Thanks for this, Alison! I especially like how you talk about affect to explain your idea of heterosexual girlfriendships. What do viewers do with the invitation to join in what Lauren calls an image of collectivity? In her post, Alyx talked about how one way girl groups try to build and keep a fanbase is by offering their audiences something to mimic. Your post suggests that the affective may be yet another layer of that, perhaps even a possible complication of this commodification… that can still get co-opted back into it.

This is sort of an aside, but I recently rewatched the video for Lady Gaga and Beyoncé’s “Telephone.” The scene of the girl fight in the Taylor Swift video got me thinking about the prison fight scene in “Telephone.” One critique of both videos is that light skinned women dominate these female collectivities. The way you describe the interaction between Taylor Swift and Nicki Minaj suggests that this intersection of gender and race is something that a lot of well-meaning female celebrities could be missing. That Lena Dunham, who has been critiqued by some for her whitewashing of Brooklyn in Girls, is included in the video’s collective also speaks to this point of missed communications.

Katherine J. Lehman's picture

I really enjoyed this post.

I really enjoyed this post. The video to me represents the limitations of Swift’s brand of feminism and corporate girl power; it is ironic that the posse is enlisted to take down another woman, when the song’s lyrics could easily be about a wayward ex. And yes, the presence of Dunham is significant here, both for the myopia that Dunham represents publicly and the fact that Swift has credited Dunham’s friendship with turning her on to feminism. That said, I found visual pleasure in Dunham smoking a cigar and even Cindy Crawford’s cameo, as they brought some diversity in body-type and age to the uniformly youthful and svelte image of girl power presented here. The showdown is supposed to evoke “Mad Max” but reminds me of the “Charlie’s Angels” reboot as well — lots of intertextual meaning! I was amused to come across a quote from Miley Cyrus criticizing the video for promoting female competition and rivalry — of course Cyrus herself chimed in to critique Nicki Minaj’s tone about the VMAs. (Minaj’s rebuttal in this article I think amplifies the discussion of cultural appropriation in this week’s earier posts: http://time.com/4064315/nicki-minaj-miley-cyrus/)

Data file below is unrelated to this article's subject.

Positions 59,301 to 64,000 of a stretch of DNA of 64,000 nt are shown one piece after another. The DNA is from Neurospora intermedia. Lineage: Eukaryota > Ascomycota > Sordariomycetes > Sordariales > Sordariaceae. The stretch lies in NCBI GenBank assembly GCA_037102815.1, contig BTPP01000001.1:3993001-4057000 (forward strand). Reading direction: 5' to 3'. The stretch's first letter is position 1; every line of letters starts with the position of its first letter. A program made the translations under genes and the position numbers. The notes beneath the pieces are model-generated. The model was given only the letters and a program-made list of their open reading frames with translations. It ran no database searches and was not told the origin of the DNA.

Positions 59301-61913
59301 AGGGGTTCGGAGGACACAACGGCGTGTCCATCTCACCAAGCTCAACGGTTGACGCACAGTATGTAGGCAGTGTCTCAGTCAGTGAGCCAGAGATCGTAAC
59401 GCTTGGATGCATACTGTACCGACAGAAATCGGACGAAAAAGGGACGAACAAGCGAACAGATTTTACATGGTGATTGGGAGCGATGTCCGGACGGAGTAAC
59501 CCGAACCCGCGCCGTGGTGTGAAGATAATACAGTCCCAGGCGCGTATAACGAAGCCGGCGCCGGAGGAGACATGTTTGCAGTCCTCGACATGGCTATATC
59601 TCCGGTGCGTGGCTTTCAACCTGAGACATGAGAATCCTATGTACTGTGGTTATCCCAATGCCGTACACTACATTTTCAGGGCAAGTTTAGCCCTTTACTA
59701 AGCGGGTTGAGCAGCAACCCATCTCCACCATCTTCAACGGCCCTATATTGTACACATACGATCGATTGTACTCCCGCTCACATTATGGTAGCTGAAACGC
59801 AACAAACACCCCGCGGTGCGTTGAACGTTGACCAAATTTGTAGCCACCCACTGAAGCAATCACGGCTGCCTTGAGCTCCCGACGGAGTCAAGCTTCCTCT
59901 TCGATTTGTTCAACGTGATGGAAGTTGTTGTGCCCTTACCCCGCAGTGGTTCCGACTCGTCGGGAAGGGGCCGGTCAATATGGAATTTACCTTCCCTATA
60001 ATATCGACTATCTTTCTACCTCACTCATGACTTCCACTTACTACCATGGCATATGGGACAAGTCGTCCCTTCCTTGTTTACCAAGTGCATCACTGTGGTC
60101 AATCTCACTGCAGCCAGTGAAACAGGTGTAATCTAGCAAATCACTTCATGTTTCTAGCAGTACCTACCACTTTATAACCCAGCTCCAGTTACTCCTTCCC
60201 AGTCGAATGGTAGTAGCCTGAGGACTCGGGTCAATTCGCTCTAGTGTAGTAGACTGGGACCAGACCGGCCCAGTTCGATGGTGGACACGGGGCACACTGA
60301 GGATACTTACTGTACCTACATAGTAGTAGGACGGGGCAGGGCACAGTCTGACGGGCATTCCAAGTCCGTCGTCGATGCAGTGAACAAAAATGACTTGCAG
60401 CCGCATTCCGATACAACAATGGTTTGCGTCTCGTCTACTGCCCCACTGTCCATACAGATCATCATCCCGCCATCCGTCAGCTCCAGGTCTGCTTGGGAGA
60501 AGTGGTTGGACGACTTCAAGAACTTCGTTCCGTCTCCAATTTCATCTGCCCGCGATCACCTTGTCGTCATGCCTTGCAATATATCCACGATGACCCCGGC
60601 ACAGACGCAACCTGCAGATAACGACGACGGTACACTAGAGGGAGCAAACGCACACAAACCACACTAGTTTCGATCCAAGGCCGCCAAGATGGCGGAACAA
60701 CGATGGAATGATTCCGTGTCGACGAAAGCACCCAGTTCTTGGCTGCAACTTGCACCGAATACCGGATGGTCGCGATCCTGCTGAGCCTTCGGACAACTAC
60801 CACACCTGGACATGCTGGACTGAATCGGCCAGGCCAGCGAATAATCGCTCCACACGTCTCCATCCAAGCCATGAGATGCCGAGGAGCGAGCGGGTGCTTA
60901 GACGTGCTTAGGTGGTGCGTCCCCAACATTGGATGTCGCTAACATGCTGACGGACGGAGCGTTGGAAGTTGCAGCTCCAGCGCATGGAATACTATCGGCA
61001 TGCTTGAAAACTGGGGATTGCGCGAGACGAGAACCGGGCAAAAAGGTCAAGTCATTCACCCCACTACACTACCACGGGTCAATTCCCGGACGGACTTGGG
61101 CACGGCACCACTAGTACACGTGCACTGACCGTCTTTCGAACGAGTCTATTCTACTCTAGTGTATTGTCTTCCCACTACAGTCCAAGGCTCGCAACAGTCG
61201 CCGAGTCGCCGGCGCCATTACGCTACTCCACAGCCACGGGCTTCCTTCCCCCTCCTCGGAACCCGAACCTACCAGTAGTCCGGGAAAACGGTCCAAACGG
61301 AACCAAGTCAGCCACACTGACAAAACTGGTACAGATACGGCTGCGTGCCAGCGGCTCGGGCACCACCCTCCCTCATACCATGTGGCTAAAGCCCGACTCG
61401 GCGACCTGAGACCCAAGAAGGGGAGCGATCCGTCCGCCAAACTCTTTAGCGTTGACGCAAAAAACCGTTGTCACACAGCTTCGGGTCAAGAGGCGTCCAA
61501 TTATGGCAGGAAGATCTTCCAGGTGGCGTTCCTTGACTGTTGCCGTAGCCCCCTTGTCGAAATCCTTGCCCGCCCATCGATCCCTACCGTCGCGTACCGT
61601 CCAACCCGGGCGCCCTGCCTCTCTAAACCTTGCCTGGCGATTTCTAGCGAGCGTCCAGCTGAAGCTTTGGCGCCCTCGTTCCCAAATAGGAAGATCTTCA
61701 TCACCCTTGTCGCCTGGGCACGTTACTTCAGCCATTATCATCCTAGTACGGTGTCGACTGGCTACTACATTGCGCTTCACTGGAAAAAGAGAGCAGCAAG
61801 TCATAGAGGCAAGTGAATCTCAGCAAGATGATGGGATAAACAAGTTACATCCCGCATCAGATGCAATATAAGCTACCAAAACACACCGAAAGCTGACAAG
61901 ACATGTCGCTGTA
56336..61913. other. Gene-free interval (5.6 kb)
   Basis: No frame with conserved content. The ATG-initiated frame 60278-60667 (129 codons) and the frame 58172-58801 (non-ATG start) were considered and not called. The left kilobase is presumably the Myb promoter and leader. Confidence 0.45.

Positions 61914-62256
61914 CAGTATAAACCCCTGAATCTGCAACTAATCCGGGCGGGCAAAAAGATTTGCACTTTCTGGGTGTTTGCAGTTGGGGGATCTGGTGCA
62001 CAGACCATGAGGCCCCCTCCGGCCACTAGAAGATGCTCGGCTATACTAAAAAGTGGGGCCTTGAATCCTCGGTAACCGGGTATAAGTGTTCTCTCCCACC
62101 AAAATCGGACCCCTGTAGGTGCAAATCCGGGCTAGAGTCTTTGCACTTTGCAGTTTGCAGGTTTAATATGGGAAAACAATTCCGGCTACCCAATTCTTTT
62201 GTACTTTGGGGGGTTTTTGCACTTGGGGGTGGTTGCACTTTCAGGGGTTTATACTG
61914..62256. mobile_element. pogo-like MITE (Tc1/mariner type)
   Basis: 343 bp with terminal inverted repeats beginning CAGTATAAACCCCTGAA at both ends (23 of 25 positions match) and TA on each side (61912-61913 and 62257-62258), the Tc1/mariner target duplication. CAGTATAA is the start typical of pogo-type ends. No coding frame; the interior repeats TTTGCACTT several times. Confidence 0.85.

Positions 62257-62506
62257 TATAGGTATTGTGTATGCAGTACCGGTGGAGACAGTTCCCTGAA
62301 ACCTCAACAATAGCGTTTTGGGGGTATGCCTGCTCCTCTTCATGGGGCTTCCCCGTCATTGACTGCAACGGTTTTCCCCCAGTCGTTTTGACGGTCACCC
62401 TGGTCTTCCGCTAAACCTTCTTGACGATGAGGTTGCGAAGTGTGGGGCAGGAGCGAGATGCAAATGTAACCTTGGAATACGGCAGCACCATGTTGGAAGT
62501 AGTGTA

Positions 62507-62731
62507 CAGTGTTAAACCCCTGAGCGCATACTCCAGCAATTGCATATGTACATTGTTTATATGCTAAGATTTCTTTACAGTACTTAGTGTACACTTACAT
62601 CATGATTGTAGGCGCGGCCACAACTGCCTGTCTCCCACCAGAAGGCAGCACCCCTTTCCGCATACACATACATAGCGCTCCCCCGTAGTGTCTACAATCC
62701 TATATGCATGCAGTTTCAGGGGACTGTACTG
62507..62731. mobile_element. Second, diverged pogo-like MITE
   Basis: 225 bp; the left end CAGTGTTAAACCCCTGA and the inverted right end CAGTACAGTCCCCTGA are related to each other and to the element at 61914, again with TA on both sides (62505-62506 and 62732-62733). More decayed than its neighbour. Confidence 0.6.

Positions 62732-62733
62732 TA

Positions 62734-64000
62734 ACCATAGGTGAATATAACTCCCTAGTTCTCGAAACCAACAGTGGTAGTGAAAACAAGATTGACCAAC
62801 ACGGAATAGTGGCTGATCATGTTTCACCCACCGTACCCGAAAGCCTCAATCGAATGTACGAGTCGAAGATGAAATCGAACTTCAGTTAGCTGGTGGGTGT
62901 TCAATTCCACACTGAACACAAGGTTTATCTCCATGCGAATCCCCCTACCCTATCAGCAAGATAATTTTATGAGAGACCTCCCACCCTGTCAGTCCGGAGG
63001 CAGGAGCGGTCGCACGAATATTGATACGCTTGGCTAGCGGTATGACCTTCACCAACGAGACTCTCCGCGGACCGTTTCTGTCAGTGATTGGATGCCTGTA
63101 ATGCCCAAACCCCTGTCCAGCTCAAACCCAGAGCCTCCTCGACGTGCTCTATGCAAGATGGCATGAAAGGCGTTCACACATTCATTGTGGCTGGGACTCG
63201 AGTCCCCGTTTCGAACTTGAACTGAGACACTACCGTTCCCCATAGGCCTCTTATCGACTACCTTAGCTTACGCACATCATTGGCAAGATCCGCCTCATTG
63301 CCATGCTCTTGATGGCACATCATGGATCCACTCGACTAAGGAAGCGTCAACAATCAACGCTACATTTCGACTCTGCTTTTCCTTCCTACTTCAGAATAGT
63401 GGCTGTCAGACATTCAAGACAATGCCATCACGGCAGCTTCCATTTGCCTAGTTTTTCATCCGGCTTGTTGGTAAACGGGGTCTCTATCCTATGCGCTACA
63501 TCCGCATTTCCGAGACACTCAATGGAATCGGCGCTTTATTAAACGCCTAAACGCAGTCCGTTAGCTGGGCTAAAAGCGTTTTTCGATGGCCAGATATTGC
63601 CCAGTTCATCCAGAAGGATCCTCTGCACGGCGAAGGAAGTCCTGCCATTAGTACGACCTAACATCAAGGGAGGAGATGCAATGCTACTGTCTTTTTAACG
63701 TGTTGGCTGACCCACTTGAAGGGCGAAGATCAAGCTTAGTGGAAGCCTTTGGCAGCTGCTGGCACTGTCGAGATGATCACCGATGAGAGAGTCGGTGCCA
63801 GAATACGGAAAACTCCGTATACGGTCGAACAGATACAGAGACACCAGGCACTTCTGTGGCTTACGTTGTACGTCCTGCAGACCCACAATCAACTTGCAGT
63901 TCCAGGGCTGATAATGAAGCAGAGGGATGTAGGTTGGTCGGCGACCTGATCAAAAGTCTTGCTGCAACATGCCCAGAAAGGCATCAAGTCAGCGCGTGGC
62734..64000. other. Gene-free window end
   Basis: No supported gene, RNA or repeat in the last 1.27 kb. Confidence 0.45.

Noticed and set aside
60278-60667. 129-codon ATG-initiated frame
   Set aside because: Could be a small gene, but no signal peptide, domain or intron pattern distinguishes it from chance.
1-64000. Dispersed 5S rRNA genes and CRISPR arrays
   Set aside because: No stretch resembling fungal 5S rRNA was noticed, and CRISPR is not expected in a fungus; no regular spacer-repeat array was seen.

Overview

Alison Winch's picture

Yes, Lauren, I totally agree

Yes, Lauren, I totally agree with exclusivity of Taylor’s #squad: slim, white, heteronormative, able-bodied. And this is really problematic if it is linked to her feminism. If her feminism is grounded in her girlfriends and her girlfriends are like her, then there is a dangerous myopia to her politics. I also agree with the comments about Lena Dunham. I didn’t have the space to include that here but it is very telling that Lena Dunham is credited with the formation Taylor’s feminism! I actually wonder whether Taylor is well-meaning. There are plenty of intertextual allusions which both reverse the heroic male trope, as well as foregrounding female friendship and power (Charlie’s Angels, Kill Bill 1 and 2), but there’s also something of the Mean Girls in this video: you’d better not mess with me and my gal pals, (which includes the postfeminist markers that they cultivate and perpetuate) or else! This also links to Lena’s comments over body image after appearing onstage with Taylor and her friends…